Opinion

Alison Frankel

Sheldon Adelson and the fine art of libel litigation

By Alison Frankel
August 9, 2012

When it comes to making good on threats to sue his detractors for libel, Las Vegas gaming mogul Sheldon Adelson puts his money where his mouth is. And given that he has $24.9 billion as of the last accounting by Forbes, the Republican money man can afford to have a very big mouth. On Tuesday, his lawyers at Wood, Hernacki & Evans and Olasov & Hollander filed a complaint in federal court in Manhattan against the Jewish Democratic Council, seeking $60 million, based on assertions that the group libeled Adelson when it repeated unfounded claims that he abetted prostitution at his resort in Macau.

Adelson’s complaint said the only source of that allegation is a disgruntled former employee with whom the mogul is also engaged in multifaceted litigation — including a libel suit Adelson brought against the former employee, Steven Jacobs, in state court in Miami. (Kendell Coffey of Coffey & Wright filed that one in July, according to court records.) In between the two recent libel suits, Adelson counsel Lewis Clayton of Paul, Weiss, Rifkind, Wharton & Garrison wrote a threatening letter about the prostitution allegations (as well as claims Adelson has ties to the Chinese mafia) to the Democratic Congressional Campaign Committee, which soon thereafter issued an abject apology to Adelson.

Are you beginning to see a pattern? Libel suits are a relative rarity, even by rich celebrities. Adelson, on the other hand, brought at least three previous libel cases before the recent crop, always using top firms or celebrity lawyers like Kendall Coffey and Lin Wood to hunt down his alleged defamers.

In 2005, for instance, Adelson sued a British gaming workers union and its top official for calling him, among other things, “perhaps the most vilified man in Nevada.” At the same time, he sued London’s Associated Newspapers for a related, but much more detailed, article in the Daily Mail. According to a July 2011 ruling by the High Court of Justice in London, the newspaper apologized to Adelson and settled its case in 2008; the court tossed the union case for lack of prosecution by Adelson, who was represented by Harbottle & Lewis (of News Corp fame).

Two other libel actions by Adelson didn’t go particularly well for the casino king. In 2005 he sued Las Vegas newspaper columnist John Smith over his depiction of Adelson in a book called Sharks in the Desert. The case was being litigated in state court in Los Angeles but ended up in federal bankruptcy court in Las Vegas after Smith declared bankruptcy, asserting that he could not afford to defend the suit in California. Smith’s publisher, Barricade Books, was also sued for libel and also entered bankruptcy. In 2008 the publisher agreed to a judgment of libeling Adelson, according to a filing by Adelson’s lawyers at Duane Morris and Lavely Singer. Adelson said he was satisfied with the judgment against Barricade and offered to drop the case against Smith, but Smith said he wouldn’t settle unless Adelson paid his defense costs. Over Adelson’s protests, U.S. Bankruptcy Judge Bryce Markell eventually entered an order that dismissed the suit against Smith with prejudice and directed Adelson to pay some of Smith’s costs. (Adelson lost his appeal.)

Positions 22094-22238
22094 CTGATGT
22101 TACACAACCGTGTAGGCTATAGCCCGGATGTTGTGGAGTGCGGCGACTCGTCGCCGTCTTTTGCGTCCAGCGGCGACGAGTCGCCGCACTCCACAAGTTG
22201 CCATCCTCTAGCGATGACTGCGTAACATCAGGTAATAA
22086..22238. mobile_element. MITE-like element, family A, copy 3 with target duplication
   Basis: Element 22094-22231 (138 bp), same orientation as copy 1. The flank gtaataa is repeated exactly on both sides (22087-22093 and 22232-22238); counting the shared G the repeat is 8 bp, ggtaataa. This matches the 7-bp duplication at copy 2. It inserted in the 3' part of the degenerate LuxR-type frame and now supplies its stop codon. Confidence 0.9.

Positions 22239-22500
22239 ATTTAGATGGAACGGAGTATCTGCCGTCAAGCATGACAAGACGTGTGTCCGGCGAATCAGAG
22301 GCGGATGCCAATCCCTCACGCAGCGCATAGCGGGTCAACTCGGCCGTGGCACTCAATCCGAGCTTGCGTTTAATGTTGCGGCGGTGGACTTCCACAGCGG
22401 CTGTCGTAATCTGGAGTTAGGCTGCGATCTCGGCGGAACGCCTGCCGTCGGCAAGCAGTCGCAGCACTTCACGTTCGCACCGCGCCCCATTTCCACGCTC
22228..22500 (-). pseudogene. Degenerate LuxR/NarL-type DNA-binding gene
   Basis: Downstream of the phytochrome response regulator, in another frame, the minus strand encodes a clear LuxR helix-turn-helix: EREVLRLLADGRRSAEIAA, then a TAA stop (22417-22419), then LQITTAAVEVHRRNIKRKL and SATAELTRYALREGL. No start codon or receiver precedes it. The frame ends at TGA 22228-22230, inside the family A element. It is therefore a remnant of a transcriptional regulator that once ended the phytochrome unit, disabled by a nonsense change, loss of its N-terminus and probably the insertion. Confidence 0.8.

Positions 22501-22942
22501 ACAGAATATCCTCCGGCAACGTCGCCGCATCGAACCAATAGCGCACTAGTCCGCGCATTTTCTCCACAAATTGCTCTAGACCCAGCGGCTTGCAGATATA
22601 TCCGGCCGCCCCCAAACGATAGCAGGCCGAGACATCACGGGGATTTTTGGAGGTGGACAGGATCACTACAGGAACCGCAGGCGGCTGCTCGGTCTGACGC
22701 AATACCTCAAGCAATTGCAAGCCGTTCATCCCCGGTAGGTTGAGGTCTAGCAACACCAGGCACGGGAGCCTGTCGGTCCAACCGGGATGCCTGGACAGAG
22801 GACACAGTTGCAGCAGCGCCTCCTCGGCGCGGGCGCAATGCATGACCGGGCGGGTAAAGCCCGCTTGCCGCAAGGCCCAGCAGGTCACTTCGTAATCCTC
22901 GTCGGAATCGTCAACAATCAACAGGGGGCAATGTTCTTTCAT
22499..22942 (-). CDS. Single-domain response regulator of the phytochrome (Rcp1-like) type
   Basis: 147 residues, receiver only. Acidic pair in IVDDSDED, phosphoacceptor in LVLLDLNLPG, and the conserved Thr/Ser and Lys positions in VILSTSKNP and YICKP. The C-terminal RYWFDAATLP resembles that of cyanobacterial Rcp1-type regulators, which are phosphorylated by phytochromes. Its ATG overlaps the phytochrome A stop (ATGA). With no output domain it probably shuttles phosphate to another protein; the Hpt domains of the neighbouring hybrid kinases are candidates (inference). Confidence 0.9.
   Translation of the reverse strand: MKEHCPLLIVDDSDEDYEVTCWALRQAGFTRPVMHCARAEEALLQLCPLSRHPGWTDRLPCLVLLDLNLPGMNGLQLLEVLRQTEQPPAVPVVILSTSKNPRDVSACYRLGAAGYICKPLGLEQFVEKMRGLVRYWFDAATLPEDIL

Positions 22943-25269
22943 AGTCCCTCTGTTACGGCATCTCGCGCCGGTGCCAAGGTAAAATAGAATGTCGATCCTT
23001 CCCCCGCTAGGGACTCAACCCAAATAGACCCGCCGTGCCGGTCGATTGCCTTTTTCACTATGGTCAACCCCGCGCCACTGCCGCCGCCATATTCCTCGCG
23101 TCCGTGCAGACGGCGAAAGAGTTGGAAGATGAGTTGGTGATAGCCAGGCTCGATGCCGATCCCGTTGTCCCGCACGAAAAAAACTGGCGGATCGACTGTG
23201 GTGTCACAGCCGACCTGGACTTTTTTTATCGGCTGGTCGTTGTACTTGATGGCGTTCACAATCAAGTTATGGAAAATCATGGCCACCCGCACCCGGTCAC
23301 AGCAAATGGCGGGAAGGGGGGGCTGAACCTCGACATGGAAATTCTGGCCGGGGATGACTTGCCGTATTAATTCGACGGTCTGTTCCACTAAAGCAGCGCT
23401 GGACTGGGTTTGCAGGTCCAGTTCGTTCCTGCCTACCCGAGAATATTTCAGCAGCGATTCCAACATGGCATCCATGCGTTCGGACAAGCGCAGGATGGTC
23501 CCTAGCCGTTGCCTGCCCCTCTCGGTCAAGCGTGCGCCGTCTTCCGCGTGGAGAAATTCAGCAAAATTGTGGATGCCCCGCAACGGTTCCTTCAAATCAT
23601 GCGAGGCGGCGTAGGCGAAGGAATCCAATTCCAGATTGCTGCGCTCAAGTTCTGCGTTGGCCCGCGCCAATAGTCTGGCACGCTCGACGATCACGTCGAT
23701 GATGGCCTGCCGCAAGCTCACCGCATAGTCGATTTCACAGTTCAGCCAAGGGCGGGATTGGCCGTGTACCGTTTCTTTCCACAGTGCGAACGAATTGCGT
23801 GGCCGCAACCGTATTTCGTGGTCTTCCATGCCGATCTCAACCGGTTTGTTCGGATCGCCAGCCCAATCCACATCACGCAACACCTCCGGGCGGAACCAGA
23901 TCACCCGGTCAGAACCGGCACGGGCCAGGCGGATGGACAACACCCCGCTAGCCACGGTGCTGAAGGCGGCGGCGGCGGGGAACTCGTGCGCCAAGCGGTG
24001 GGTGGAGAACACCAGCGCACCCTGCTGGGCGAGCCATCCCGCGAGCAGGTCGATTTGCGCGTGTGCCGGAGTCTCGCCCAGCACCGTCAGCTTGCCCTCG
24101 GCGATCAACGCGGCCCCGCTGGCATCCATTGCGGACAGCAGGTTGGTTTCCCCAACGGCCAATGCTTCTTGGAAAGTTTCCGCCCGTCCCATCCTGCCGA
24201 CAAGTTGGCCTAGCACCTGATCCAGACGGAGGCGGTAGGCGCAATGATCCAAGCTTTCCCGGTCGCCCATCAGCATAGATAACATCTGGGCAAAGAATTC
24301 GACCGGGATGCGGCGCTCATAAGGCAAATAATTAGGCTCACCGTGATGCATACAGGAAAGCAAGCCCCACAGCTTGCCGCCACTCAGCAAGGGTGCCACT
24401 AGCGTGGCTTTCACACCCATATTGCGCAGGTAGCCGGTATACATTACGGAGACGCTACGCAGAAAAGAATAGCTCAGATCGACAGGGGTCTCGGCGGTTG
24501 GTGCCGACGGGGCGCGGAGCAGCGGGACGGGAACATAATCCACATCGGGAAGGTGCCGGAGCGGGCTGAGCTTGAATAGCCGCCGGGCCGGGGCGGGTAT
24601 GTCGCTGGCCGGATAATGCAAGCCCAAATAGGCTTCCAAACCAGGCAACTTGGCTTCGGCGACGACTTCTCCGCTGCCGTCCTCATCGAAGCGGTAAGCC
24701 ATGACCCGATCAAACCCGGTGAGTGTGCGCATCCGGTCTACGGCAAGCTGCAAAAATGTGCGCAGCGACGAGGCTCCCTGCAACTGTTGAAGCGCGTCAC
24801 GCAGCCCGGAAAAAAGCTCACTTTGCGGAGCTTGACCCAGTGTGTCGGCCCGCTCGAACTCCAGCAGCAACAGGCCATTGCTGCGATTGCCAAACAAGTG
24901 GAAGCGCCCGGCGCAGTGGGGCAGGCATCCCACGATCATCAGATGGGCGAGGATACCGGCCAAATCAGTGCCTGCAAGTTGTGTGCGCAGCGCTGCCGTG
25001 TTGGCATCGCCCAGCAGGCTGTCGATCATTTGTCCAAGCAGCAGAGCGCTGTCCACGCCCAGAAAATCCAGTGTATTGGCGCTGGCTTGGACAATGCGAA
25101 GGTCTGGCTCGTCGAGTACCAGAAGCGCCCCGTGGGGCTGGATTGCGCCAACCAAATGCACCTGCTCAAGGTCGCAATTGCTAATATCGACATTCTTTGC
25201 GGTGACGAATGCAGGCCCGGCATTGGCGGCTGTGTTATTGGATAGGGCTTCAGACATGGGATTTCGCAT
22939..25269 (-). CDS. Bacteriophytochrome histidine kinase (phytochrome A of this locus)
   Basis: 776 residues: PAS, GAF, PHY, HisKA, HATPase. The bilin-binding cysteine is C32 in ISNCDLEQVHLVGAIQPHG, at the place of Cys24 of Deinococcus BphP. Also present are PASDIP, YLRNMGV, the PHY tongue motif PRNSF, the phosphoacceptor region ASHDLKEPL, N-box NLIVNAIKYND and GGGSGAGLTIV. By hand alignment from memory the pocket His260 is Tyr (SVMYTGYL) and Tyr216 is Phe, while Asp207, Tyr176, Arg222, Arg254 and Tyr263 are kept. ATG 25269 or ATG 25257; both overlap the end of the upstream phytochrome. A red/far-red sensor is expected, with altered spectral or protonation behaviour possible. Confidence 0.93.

In 2006 Adelson sued an Israeli businessman and onetime business colleague for spreading false rumors that Adelson had taken advantage of his blindness. (The libel suit, in which Adelson was represented by Duane Morris and the firm now known as SNR Denton, followed an unsuccessful extortion case Adelson brought against the Israeli.) After a trial in 2009, a federal jury in Las Vegas exonerated the Israeli defendant, in a verdict affirmed by the 9th Circuit Court of Appeals.

The losses don’t really matter, though. The goal of Adelson’s libel campaign appears to be to inspire fear, and I doubt that a story like Smith’s — which ended with a victory of sorts against Adelson, but only after years of litigation and declaration of bankruptcy — is especially reassuring to Adelson’s libel targets. Adelson spokesman Ron Reese didn’t return my calls and didn’t send me a requested copy of the Miami complaint against Steven Cohen, which is not on an electronic docket. But when the Democratic Congressional Campaign Committee apologized to Adelson, Reese told Politico that Adelson’s threatened libel suit “should serve notice to those who would attempt to smear Mr. Adelson by repeating the false and inflammatory statements of a fired employee — that this is a very slippery slope.” Unspoken, but clearly implied, is that at the bottom of the slippery slope is a process server ready and waiting to slap Adelson critics with a libel complaint.

Lewis Clayton of Paul Weiss — which is described as regular outside counsel to Adelson’s Las Vegas Sands in emails uncovered by Politico — declined to comment on his firm’s relationship with Adelson. None of Adelson’s other lawyers returned my calls.

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